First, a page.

It is a letter book produced by S. Mordan and Co and contains a stylus, carbon sheets and a black metallic writing plate which would be inserted under the top page. S. Mordan and Co. was founded by Sampson Mordan who was the co-inventor of the first patented mechanical pencil. This letter book comes with a typed transcript, a copy of which was donated to the Turnbull Library in 1966 so is available for those of you in Wellington to read there.

Ref: James Pirie's diary, Back endpapers, 1870s, Sir George Grey Special Collections, Auckland Libraries, NZMS 427.

Below are some excerpts from the first part of the journey, from England to Australia:

On board Somersetshire, Gravesend London, 16 Dec 1878

Arrived on board at 2pm, weather bright but fresh breeze and hard frost. Poor Mrs Coombs gave up charge of her pet Cecil and was the last link we had of our dear old Island and friends, the separation is now complete and away we go to new destinies among new people. The start took place about 3pm and the first mishap was the inability to fire the cannon which missed fire 3 times and in fact was given up as a bad job.

The journey does not start too promisingly for Major Pirie as this entry on Boxing Day 1878 shows:

I do not think there are any first rate people in our end of the ship We I think are the only emigrants, almost all the others are returning to their homes some fast young men are on their way round the world “for a spree, some are commercial travellers but none seem to have influential or useful interest for my wants but we all get along agreeably.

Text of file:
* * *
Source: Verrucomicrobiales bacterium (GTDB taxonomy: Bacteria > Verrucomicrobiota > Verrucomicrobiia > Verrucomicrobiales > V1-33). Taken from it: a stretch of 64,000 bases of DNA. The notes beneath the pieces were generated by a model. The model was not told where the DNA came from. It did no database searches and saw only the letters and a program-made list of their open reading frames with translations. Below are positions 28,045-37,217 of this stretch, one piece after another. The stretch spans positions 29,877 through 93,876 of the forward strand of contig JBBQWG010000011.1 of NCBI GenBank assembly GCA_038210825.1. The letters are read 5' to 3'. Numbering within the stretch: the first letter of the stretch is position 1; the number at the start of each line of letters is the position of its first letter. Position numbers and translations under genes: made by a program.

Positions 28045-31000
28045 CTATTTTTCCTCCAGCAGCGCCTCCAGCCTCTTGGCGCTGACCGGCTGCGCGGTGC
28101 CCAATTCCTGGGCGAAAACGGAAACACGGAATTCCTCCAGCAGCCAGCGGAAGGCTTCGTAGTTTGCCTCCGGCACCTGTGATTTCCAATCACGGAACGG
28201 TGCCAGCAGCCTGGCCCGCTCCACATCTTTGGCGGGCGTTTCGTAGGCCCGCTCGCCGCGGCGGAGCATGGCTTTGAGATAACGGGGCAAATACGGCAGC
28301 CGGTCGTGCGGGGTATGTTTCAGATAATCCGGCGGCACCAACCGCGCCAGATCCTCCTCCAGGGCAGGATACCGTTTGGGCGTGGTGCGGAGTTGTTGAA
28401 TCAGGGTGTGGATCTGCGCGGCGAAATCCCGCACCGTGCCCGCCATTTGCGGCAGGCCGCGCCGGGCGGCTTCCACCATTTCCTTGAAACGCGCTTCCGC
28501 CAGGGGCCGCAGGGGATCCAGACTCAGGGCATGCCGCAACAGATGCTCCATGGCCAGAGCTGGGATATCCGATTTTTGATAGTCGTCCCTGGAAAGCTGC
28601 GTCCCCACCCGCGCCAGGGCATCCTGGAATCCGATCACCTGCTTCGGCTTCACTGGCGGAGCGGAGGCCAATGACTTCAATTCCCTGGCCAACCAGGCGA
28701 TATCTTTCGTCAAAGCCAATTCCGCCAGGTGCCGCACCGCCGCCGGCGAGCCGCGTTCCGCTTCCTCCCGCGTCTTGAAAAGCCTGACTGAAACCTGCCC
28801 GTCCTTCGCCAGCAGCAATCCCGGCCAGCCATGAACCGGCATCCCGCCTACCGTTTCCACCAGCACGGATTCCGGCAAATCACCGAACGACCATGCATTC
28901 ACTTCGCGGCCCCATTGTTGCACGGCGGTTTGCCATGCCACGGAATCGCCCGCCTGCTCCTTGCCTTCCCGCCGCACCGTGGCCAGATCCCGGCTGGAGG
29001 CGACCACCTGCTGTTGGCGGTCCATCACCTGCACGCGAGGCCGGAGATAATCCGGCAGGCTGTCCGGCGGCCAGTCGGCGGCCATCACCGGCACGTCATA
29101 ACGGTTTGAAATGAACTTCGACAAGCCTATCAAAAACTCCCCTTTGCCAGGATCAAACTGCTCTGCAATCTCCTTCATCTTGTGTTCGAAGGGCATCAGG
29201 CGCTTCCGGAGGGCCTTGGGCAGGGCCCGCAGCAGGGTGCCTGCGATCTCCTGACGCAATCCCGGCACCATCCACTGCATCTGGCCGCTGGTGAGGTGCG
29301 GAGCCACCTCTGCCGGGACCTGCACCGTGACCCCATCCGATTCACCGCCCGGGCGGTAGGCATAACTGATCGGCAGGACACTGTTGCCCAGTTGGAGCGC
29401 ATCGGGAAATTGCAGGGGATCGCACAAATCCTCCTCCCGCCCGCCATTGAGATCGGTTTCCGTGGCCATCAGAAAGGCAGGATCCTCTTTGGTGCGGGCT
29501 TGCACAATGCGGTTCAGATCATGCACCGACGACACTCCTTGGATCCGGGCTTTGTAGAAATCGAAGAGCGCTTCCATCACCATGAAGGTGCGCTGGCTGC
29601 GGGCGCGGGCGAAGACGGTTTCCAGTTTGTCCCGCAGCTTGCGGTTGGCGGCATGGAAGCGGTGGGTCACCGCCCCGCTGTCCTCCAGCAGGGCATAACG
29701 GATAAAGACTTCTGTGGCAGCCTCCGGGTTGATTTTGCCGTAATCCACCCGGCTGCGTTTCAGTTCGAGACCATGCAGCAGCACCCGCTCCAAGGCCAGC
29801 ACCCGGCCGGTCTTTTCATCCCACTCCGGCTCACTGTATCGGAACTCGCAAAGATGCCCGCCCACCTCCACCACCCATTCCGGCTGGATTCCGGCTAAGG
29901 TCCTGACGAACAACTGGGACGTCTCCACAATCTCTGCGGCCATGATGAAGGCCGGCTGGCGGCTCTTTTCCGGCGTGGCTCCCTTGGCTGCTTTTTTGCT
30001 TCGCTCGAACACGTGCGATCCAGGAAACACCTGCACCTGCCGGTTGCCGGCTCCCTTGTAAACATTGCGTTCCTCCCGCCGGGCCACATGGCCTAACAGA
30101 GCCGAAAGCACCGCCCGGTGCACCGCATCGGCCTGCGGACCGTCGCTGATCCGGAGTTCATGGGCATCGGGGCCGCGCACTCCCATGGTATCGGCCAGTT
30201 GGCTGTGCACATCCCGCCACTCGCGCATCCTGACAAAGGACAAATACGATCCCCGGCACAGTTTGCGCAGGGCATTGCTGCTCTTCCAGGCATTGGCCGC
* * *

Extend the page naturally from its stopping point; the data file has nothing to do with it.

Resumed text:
The trip across the Atlantic took around ten days as Major Pirie describes the excitement as the boat anchors outside St. Vincent.

9pm 27th Dec

The Somersetshire is at anchor outside the port and all are in a state of excitement waiting for the light of day to guide us in to St Vincent where our thirsty lips are eagerly expecting to be satisfied with Limes, Lemons & Oranges.

Fruit was not the only purchase at the stop in the Caribbean:

As wine is necessary on board, water being undrinkable, I went in for 3 doz Malvoisie for 36/- bottles included as I pay here on board 4/- for a bottle of wine and Ale is 1/- I made a satisfactory purchase

Here is Major Pirie describing how time was spent on the voyage across the Pacific:

Rope Quoits, Chess, Book reading & smoking form the daily amusement of the gentlemen and I am sorry that gambling has been largely introduced in as noisy & repulsive manner as at a race course… The ladies? Well they flirt & read, work & flirt as they do everywhere

Ref: James Pirie's diary, Front endpaper detail, 1870s, Sir George Grey Special Collections, Auckland Libraries, NZMS 427.

5am 12 Feb 1879

Land ho! & Australian land….

The entry after sighting Australia is reflective, similar perhaps to how one feels after landing in Wellington on particularly windy day.